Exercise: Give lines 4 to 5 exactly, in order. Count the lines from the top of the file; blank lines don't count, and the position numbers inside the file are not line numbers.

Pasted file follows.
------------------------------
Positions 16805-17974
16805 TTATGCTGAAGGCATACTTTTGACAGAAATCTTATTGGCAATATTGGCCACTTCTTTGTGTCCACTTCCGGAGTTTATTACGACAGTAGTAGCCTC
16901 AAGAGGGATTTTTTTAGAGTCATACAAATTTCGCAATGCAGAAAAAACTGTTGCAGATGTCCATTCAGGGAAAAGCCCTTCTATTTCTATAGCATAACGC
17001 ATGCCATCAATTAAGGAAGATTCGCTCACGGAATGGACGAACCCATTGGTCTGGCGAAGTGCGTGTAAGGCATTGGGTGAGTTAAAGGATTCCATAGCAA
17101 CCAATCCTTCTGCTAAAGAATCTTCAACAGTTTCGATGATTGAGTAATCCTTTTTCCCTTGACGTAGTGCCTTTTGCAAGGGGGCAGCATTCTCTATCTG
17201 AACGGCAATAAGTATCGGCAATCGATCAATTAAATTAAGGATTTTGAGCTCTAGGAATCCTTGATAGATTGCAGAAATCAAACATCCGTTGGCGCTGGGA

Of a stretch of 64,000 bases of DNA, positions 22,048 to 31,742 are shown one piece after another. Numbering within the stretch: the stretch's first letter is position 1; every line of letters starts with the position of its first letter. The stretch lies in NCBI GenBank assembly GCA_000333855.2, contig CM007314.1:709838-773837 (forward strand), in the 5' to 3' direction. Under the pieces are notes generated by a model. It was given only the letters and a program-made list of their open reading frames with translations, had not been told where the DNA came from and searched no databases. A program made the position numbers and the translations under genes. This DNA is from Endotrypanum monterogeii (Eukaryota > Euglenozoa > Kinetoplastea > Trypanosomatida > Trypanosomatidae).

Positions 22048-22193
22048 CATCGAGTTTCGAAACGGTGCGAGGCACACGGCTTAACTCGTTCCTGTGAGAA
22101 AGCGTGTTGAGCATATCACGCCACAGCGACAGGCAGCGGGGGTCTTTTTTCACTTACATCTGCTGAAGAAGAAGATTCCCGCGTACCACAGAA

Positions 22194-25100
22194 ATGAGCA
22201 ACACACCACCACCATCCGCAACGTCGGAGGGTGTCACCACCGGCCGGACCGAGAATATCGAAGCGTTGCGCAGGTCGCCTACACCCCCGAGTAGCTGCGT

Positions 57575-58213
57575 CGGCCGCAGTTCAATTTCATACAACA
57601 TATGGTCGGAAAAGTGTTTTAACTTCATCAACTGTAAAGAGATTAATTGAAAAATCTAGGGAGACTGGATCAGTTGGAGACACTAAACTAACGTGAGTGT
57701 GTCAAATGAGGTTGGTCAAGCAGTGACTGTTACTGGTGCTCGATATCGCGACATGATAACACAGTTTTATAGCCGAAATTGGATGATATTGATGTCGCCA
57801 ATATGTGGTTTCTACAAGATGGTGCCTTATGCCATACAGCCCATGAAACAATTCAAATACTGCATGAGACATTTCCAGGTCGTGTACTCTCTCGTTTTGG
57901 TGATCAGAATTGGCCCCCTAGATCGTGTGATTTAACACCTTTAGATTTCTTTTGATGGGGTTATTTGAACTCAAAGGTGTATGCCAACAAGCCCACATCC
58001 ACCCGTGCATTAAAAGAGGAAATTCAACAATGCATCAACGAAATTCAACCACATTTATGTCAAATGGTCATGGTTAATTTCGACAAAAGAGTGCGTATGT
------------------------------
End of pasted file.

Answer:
17001 ATGCCATCAATTAAGGAAGATTCGCTCACGGAATGGACGAACCCATTGGTCTGGCGAAGTGCGTGTAAGGCATTGGGTGAGTTAAAGGATTCCATAGCAA
17101 CCAATCCTTCTGCTAAAGAATCTTCAACAGTTTCGATGATTGAGTAATCCTTTTTCCCTTGACGTAGTGCCTTTTGCAAGGGGGCAGCATTCTCTATCTG